Online Stock Trading 101: A Beginner's Guide
Learn the Ropes If You're a Newbie to Online Trading
It's crucial to educate yourself before you wade into any type of investment or investment strategy. This beginner's guide to online stock trading will give you a starting point and walk you through several processes: choosing a discount broker, the 12 types of stock trades you can make, how to select individual stocks, uncovering hidden fees, expenses, and commissions, and much more.
Twelve types of trades are available when you begin online stock trading. They include the market trade, limit trade, stop loss, day orders, good-till-canceled trades, trailing stops, and bracket trades. Walk through this step-by-step guide to stock trading and find a definition and example for each of these terms.
The biggest enemy of successful stock trading is expenses. They represent money you're shredding without any benefit to you. Commissions and fees are good examples of these. Learn how to avoid them.
If your stock trading brokerage account is for speculation and you want to roll the dice, you can actually borrow money from your brokerage firm. This is known as trading on margin. This approach to trading stocks has some big potential pitfalls you'll have to guard against, however.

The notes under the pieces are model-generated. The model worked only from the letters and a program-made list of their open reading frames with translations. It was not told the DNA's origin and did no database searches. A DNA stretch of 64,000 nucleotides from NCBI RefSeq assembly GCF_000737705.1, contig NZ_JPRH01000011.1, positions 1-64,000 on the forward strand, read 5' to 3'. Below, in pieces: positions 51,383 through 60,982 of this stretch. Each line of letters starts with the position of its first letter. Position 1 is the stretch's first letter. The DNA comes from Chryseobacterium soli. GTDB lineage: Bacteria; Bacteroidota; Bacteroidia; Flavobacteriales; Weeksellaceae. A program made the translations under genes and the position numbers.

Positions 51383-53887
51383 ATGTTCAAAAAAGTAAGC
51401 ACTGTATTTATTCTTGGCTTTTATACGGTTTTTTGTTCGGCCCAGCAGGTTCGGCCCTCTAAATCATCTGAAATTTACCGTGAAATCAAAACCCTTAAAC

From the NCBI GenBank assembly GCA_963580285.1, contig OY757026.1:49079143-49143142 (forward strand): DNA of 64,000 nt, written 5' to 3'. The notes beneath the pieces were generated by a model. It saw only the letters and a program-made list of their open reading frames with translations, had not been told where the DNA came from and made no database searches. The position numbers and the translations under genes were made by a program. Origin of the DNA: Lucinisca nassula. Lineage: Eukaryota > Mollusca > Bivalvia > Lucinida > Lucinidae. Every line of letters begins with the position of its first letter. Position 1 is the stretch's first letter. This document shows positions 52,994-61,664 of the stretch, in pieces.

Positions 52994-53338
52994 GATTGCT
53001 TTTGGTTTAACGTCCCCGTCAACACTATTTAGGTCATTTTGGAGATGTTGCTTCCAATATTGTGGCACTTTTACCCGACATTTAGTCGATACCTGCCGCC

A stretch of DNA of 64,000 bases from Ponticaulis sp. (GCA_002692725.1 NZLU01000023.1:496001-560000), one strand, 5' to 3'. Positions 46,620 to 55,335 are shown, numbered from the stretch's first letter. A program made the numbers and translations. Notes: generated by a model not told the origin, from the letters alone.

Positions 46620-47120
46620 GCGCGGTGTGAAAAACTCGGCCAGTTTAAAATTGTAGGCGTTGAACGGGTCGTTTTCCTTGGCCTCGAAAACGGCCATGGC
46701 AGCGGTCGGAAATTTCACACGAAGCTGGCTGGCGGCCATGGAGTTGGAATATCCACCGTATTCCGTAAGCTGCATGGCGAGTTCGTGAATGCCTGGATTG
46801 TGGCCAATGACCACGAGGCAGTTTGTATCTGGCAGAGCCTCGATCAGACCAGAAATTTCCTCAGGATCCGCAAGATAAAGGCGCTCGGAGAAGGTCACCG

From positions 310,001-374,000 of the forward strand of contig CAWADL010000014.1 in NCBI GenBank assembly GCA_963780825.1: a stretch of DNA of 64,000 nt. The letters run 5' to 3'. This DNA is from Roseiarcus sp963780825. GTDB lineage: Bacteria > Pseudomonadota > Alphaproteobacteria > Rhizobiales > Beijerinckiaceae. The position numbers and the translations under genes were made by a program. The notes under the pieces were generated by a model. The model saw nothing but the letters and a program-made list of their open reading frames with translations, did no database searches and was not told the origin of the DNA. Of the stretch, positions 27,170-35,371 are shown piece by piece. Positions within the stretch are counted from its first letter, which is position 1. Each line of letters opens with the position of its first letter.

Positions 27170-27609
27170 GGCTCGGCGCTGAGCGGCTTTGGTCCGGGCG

When you've been approved for margin stock trading, you're also eligible to short stock. Almost every successful stock trader has shorted stock at one time or another. When you short stock, you make money when the company's shares fall—or, even better yet, when they crash. The problem is that you can expose yourself to unlimited liability when you do this.
If you're interested in stock trading and you want to buy or sell shares of foreign companies, it might be possible to do that right here at home if the corporation you're considering has American Depositary Receipts (ADRs). It's fairly simple to find out if a business has them and how they're different from regular stock.
Stock trading wouldn't even be possible without market makers. Every time you buy or sell stock, the odds are good that your order is going to go through a market maker on one of the major stock exchanges.
Now that you've learned about market markers and the role they play, it's time to go one step further and learn about the investment bank. You might trade directly with an investment bank if you're extremely wealthy. Otherwise, your stockbroker trades on your behalf through an investment bank, whether you realize it or not.
If you trade stock regularly, you might find yourself accidentally violating the dreaded wash-sale rule. This means you've sold shares of stock and then bought the same or similar shares shortly thereafter. This can cost you huge tax penalties. With a little planning, you can avoid this fate and still enjoy trading stocks aggressively with a little planning.
You have to know the tax rules for each of your positions if you're going to be an active stock trader. The shorter you hold a stock, the more you'll pay the IRS in taxes. This was designed to encourage long-term investment over short-term speculating.